When I was a teenager we all hung around at a large park in our neighborhood. We’d meet there on summer evenings to find out what the plans for that night were, play softball or volleyball, drink beer, smoke cigarettes and weed, blast our music and just be together.
Lately I’ve been thinking about those long ago summer nights, and remembering the girl in the bushes.
Every once in awhile when we were hanging out on one of these nights, there would be a line of boys in front of the bushes by the tennis courts. We’d all laugh and say to each other ‘she’s in the bushes again.’
What that meant was that a certain girl from the neighborhood was crouched in the bushes on her knees and the guys were all in line waiting their turn with her.
As I write this all these years later I feel a sick turn in my stomach as I think about that poor girl and how easily we accepted what was happening.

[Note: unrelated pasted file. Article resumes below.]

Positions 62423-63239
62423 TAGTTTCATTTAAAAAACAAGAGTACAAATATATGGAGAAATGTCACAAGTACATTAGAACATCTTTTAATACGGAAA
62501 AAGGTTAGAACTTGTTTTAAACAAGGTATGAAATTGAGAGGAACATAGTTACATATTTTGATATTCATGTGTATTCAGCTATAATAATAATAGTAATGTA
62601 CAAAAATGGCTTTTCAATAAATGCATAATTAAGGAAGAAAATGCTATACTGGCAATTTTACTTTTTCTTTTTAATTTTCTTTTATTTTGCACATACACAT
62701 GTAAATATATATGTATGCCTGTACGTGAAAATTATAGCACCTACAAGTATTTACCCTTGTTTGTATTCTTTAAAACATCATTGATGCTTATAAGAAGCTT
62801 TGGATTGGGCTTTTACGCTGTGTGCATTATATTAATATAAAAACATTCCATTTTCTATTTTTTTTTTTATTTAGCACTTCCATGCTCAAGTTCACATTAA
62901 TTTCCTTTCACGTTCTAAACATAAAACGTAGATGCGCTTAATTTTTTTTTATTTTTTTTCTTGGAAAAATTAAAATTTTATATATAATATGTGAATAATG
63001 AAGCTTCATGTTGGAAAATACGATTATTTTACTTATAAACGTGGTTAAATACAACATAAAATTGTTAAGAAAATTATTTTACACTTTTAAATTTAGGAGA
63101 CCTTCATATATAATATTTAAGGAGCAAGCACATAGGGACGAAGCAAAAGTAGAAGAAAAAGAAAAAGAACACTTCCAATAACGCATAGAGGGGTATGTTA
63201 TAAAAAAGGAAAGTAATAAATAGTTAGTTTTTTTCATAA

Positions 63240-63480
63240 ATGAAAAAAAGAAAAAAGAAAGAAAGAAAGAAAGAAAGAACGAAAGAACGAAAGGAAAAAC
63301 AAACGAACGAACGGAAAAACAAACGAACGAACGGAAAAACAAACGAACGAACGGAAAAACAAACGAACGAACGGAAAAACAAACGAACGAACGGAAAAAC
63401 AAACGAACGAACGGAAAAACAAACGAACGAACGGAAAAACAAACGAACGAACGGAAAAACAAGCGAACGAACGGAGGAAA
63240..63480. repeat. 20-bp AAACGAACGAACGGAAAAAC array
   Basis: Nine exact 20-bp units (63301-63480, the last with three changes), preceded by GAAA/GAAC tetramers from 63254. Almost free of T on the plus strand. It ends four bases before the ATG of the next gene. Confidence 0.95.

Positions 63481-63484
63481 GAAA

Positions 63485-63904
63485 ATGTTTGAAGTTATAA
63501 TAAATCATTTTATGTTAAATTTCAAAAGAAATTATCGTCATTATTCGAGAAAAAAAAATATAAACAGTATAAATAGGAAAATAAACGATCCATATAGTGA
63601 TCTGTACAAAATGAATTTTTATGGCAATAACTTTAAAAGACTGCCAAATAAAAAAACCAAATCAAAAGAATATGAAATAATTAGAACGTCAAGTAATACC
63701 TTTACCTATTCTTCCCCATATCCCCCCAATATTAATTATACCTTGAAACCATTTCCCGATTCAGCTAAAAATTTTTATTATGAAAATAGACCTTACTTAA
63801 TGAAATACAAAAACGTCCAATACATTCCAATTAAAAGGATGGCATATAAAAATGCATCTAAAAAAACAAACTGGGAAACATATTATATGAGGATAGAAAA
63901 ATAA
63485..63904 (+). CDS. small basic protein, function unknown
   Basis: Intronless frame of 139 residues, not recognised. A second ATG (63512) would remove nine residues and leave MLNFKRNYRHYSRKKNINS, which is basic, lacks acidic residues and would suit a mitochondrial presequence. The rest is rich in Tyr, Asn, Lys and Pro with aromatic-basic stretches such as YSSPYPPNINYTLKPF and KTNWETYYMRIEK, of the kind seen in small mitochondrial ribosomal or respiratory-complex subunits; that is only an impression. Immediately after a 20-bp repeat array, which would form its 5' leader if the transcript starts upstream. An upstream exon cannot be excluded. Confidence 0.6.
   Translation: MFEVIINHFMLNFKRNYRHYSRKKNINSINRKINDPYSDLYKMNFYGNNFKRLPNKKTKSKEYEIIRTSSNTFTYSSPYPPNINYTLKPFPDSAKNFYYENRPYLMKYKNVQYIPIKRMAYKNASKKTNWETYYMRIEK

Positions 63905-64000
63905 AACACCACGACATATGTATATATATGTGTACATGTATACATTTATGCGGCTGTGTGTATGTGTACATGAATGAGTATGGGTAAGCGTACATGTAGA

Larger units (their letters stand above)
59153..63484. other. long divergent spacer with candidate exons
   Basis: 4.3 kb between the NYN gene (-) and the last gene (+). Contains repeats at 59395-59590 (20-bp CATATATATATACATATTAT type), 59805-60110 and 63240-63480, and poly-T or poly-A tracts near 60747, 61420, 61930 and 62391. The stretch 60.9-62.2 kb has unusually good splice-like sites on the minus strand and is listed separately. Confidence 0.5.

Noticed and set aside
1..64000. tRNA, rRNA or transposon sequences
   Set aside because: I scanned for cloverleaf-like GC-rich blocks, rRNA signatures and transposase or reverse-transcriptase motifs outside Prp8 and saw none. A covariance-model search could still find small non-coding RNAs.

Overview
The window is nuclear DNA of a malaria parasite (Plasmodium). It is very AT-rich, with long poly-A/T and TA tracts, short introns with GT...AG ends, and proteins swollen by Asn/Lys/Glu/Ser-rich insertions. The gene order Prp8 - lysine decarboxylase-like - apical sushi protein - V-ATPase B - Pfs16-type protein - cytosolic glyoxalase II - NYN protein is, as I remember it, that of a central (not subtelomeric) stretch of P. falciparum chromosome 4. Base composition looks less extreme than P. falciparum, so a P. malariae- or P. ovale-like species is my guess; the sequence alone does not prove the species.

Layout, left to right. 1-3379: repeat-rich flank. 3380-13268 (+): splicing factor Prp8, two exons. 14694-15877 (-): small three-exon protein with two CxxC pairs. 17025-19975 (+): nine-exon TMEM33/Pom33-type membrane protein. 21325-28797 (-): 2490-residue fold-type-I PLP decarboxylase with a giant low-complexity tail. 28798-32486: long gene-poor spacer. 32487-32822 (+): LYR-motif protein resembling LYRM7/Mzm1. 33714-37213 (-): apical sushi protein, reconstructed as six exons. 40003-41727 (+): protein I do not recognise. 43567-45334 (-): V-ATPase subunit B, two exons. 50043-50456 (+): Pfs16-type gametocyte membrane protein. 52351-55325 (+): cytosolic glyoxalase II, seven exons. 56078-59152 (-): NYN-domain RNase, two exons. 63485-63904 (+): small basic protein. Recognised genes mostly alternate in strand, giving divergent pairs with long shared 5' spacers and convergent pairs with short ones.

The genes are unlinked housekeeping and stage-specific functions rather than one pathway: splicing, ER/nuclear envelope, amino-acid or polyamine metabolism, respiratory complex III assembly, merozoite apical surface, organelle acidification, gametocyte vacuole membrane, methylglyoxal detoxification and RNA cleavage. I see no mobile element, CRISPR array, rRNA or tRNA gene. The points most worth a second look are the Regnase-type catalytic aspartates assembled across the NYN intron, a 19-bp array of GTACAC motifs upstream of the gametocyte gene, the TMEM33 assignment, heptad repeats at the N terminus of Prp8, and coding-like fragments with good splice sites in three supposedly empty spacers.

How can it be that we were all so well trained in our shaming and thinking so little of ourselves that we didn’t realize the desperation taking place right in front of us?
If I could go back in time I would walk up to those bushes and take that girl by the hand and lead her away. I would tell those boys waiting in line that girls are not here for their fleeting pleasure and to stop acting in ways that demean themselves and everyone else.
I would sit that girl on a bench and put my arm around her. I would tell her I was sorry for whatever happened to her to make her feel so worthless. I would tell her she was loved and beautiful and worthy of wonderful things, so she would never again have to get on her knees just to hear another human being say those things to her.
Imagine if that’s how we’d been trained when we were young girls. Imagine if we were taught to stand together and be compassionate toward each other. What if instead of joining in with the boys who called her a slut behind her back, we were told to befriend her and bring her into our circle? What if we were taught that she was only doing this because she desperately needed to be accepted and loved, and it was our job as her sisters to give that to her? What if we were taught this was how we could really have an impact on the world, one sister at time?
Imagine a world like that…